The first thing to know is that mail programs will generally lose money initially. Even if you have great donors and good packages at first, the cost of growing the program will likely outstrip the benefits of running it at first, especially because there are significant fixed costs in the mailing space (e.g., it costs just as much to copywrite a letter than does to 100 people as it does one that goes to 100,000).

Acquisition is where you can get into serious money. Acquisition is designed to lose money for all but the most (absurdly) conservative organization. It’s an investment in bringing new people into the organization and getting them to support you financially. Yet, it’s necessary to start to build your file and lower your marginal costs.

One way to do acquisition on the cheap is with warm and conversion leads. Warm leads are people who have engaged with your organization non-financially (e.g., remember those folks we got to download our white paper last week and give us their contact info?); conversion leads are people who have donated, but not through the mail (e.g., online donors, walkers, gala attendees, etc.). These are inexpensive ways to get new donors, as you don’t have to pay list rental fees.

The other way to get names is, not surprisingly, to pay list rental fees. Try to find organizations like yours to test their lists – often people who support an environmental/cultural/health/etc. charity support many of them. It’s much easier to convince someone to support something very like what they already support.

It also behooves you to put your list up for rental/exchange as well. This will lower your list costs because you will be trading lists with some nonprofits instead of renting theirs.

Charity Navigator will ding you for having a privacy policy that allows this, even if you allow people to opt out of list rental/exchange at any time. Like so many things in the nonprofit world, Charity Navigator is wrong about this. They would recommend, in fact, that you not mail your donors because of the cost involved and because they don’t believe that part of the mailing is a program expense designed to educate your supporters about your issue and promote awareness. That said, if you took the same mail piece and gave it out at a walk instead of putting a stamp on it, it could be considered almost entirely a program expense.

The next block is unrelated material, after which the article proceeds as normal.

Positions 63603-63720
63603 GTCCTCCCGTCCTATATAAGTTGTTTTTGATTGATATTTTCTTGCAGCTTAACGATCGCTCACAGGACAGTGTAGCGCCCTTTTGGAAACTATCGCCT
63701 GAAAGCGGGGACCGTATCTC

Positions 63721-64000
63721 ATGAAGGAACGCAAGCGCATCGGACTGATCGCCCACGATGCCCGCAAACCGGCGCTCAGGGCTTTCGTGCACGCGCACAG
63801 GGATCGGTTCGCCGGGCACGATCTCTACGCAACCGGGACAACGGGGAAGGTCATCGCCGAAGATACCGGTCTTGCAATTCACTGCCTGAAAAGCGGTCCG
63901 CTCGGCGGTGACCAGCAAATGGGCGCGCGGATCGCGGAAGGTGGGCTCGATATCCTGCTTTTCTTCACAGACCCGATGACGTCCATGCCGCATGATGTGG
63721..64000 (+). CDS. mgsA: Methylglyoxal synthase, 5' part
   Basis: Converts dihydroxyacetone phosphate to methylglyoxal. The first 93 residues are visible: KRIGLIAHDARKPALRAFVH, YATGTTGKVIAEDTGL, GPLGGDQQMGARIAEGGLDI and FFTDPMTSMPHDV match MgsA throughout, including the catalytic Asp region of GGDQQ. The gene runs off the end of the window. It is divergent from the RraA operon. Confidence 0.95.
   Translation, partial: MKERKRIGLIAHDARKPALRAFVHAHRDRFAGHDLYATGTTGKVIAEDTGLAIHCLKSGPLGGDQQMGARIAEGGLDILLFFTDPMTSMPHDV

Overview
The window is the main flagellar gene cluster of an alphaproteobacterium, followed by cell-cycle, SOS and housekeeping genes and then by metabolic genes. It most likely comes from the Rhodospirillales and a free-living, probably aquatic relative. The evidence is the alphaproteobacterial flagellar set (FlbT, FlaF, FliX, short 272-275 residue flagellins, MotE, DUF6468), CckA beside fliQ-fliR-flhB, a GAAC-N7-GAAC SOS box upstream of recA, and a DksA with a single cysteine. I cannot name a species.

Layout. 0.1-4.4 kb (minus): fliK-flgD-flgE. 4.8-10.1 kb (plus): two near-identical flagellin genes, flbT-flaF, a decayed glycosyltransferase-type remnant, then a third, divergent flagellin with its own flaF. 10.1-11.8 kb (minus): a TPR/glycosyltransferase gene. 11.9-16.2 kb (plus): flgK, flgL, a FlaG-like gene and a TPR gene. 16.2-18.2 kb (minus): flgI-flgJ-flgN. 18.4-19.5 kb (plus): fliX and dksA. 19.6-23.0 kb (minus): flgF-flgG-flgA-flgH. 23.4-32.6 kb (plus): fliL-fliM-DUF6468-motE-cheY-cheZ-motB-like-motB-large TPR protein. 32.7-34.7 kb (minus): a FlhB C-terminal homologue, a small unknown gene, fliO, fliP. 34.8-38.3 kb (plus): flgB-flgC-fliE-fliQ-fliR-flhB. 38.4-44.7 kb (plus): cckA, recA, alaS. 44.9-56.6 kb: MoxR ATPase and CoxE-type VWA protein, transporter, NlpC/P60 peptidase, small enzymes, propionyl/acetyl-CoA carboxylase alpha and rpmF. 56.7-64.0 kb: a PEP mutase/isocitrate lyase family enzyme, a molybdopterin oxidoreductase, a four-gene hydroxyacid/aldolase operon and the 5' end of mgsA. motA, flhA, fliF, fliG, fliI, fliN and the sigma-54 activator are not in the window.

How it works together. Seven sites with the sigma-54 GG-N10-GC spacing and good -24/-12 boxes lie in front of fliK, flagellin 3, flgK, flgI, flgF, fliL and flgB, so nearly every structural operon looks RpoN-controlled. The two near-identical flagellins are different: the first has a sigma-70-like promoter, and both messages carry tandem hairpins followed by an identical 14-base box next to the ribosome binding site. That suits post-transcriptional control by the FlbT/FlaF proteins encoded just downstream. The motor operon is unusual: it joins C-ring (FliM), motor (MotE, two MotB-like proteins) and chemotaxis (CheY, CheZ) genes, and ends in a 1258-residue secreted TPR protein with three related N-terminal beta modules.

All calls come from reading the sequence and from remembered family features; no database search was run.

If this doesn’t seem burdened by an overabundance of logic, you would be correct. Generally, you would do well to take a George Costanza approach to Charity Navigator and simply “do the opposite” of their guidance.

In addition to rental and exchange markets, you can also work with cooperatives to get additional names. These coops include Abacus, Dataline, Datalogix, DonorBase, I-Behavior, Target Analytics and Wiland. I think I’ve tried almost all of these at some time or another. These coops share names among them and will build a model of response to get the best possible donor lists for your organization. Think of it as not renting from 10 different lists, but rather getting the best from 20 different lists. Some work better for some organizations than others and it may take a few to get it right.

The downside here is that your best names will start to get mail from a lot of different organizations. On the flipside, you have access to the best quality names from other organizations. Be sure to hold out part of your file to determine the impact of this mailing structure on your file.